• The SEC vs. The PCAOB and Jim Doty: Impasse or Détente?

    By • Jan 18th, 2016 • Category: Administration, Audit Firm Management, Audit Quality, Liability Caps, Partner Compensation, You Can Quote Me On That

    Jim Doty’s term as chairman of the PCAOB, the audit regulator, expired in October.  All summer since I arrived in Washington D.C., leading up to that date and since, there’s been speculation about whether or not SEC Chairwoman Mary Jo White would reappoint him to the job.

    I wrote quite a bit on the subject in the last few months, even though my beat is now much broader and the PCAOB is, in the realm of financial regulation, still sort of a unicorn.  According to Wikipedia, Marco Polo described unicorns as “scarcely smaller than elephants. They have the hair of a buffalo and feet like an elephant’s. They have a single large black horn in the middle of the forehead… They have a head like a wild boar’s… They spend their time by preference wallowing in mud and slime. They are very ugly brutes to look at.”  

    I think many, including the Big Four public accounting firms, might agree with that comparison.

    On July 7 I wrote about the SEC’s competing proposal for audit partner identification.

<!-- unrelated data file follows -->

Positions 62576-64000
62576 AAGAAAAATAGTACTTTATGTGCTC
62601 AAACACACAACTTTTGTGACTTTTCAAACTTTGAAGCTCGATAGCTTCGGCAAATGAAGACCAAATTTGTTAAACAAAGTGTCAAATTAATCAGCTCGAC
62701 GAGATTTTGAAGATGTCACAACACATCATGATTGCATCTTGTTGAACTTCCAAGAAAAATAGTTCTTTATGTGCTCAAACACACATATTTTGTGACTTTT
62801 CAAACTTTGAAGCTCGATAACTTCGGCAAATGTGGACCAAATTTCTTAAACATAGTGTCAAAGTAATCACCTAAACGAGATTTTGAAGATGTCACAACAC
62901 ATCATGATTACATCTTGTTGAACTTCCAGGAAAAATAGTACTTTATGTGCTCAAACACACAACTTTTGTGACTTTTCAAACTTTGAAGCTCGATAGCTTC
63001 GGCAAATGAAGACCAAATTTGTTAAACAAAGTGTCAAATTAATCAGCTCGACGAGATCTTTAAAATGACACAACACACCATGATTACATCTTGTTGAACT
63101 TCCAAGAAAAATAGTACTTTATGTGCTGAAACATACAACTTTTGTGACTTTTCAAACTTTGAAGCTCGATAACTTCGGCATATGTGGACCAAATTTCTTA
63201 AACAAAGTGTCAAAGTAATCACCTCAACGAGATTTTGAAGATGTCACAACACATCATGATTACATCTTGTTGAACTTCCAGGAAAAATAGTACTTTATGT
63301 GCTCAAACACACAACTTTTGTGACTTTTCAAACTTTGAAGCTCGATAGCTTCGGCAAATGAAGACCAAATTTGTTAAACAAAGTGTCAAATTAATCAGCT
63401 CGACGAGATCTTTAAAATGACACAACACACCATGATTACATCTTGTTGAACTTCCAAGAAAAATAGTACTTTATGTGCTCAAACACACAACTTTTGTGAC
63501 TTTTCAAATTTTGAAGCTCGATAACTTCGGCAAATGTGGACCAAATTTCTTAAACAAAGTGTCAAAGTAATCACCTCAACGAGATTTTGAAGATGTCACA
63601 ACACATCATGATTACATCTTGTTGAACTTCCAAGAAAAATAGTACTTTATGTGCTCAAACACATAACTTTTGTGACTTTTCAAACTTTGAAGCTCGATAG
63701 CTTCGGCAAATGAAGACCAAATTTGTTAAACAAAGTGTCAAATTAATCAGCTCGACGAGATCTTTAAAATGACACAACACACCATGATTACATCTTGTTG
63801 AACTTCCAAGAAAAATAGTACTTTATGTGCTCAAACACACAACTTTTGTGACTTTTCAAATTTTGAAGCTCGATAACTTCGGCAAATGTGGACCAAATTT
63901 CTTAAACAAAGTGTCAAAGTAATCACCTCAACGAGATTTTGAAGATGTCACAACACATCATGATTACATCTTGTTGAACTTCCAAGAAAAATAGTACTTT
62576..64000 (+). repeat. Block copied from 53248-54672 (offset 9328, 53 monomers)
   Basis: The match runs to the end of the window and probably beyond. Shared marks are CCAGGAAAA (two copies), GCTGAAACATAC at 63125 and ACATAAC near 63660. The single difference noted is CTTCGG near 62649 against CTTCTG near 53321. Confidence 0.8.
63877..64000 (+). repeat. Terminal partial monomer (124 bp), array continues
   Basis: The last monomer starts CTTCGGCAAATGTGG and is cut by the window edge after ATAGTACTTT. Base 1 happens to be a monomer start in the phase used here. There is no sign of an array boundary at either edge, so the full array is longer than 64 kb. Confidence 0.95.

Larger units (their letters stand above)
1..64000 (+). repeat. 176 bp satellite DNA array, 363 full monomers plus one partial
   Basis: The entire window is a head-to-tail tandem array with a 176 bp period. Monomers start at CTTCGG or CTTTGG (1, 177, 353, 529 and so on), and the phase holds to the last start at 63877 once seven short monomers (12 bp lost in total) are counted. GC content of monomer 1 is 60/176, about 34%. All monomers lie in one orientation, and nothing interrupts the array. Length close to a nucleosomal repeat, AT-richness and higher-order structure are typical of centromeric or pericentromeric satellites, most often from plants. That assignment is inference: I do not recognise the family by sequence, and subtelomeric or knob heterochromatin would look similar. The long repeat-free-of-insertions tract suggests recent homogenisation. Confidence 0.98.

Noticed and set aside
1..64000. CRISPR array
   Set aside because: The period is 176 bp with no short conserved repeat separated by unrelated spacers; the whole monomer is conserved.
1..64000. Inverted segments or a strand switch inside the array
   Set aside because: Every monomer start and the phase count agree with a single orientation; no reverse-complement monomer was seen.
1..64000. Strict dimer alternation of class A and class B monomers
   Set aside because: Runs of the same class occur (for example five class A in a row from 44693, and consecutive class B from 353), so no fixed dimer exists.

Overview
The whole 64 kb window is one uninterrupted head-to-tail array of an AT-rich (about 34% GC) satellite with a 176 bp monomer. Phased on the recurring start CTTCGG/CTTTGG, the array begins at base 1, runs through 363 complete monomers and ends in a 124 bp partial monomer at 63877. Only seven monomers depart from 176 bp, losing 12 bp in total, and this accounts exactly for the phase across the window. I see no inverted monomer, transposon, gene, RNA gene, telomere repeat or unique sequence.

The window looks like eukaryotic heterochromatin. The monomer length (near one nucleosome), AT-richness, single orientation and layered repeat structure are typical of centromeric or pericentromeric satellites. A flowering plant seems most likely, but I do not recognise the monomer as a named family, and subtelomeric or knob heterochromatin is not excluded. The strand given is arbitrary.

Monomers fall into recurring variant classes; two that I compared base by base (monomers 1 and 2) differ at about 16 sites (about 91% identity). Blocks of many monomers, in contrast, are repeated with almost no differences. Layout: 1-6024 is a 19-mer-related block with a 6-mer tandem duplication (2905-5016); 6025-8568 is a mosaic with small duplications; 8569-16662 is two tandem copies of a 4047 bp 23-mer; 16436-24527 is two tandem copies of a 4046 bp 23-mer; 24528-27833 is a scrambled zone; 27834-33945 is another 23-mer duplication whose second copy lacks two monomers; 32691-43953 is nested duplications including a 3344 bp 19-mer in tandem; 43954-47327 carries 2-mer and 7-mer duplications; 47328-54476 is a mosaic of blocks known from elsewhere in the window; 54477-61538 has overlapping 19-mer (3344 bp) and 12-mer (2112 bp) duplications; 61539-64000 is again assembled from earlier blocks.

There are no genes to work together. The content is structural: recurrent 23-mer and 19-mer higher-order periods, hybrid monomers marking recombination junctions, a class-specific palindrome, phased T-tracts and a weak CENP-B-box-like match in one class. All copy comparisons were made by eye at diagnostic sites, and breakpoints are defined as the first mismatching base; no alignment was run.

The SEC’s proposal puts the onus for disclosure on the companies and their audit committees rather than reinventing the wheel and duplicating production of information the audit firms likely already provide to the PCAOB for inspection purposes. Although the PCAOB says the information on the new form, to be called Form AP, could also benefit the regulator’s oversight activities, according to people familiar with the matter, the PCAOB already asks for this information on an annual basis from the nine annually inspected audit firm, the ones who perform more than 100 public company audits.

    I said a little bit more about these competing proposals in December on this blog right before the PCAOB approved their version.

    For the record, I am in favor of the SEC proposal for naming audit partners versus the PCAOB version because the PCAOB version would allow the firms to hide bad auditors, like priests accused of abuse,  longer and better. The PCAOB version will makes it so much harder to develop an engagement record by partner, to compare performance such as number of restatements across public company audits and to see how many times they have been named in litigation or disciplined.

    And I wrote in MarketWatch that some key people agreed with me.